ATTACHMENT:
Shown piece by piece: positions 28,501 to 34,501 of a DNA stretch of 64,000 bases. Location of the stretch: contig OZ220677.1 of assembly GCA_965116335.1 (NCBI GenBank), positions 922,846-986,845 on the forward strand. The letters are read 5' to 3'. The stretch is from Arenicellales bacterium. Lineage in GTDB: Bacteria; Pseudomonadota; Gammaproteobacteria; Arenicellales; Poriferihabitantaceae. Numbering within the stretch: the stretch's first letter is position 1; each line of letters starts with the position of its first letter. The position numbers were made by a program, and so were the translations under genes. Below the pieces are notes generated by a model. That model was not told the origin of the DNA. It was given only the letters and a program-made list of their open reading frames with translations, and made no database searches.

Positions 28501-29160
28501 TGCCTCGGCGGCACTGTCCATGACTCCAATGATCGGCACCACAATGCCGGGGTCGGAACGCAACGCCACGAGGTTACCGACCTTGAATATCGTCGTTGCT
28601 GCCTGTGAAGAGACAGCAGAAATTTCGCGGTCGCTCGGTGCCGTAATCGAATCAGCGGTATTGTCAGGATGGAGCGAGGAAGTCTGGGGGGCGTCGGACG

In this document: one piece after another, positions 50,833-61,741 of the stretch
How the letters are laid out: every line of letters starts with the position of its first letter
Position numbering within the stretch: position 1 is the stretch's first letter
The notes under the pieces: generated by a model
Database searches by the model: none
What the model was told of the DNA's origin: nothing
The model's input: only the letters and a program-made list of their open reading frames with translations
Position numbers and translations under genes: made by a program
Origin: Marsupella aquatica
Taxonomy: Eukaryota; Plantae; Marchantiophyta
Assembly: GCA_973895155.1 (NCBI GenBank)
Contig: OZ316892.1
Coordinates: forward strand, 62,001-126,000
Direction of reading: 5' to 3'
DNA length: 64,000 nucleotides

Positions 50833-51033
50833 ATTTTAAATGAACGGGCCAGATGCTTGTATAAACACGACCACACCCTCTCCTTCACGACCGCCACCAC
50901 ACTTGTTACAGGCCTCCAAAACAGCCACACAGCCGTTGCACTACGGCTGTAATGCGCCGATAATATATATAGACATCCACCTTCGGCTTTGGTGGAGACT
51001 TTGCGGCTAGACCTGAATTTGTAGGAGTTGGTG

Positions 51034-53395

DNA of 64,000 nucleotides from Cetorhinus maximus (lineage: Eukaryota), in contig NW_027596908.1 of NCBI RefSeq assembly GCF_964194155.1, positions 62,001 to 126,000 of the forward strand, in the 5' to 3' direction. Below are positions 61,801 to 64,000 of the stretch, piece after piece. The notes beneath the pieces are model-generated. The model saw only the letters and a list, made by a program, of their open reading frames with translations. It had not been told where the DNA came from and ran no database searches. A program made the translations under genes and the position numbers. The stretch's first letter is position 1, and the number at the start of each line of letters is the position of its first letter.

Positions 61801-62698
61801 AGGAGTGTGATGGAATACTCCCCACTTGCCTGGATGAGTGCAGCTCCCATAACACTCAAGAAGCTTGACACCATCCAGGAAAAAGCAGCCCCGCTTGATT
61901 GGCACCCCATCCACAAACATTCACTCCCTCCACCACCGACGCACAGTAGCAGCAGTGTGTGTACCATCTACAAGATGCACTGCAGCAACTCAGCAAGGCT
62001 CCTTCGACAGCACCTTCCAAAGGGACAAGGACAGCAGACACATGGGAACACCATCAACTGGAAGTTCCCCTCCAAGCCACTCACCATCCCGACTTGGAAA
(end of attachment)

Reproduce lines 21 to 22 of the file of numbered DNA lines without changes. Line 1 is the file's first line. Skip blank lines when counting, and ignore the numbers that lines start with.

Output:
50833 ATTTTAAATGAACGGGCCAGATGCTTGTATAAACACGACCACACCCTCTCCTTCACGACCGCCACCAC
50901 ACTTGTTACAGGCCTCCAAAACAGCCACACAGCCGTTGCACTACGGCTGTAATGCGCCGATAATATATATAGACATCCACCTTCGGCTTTGGTGGAGACT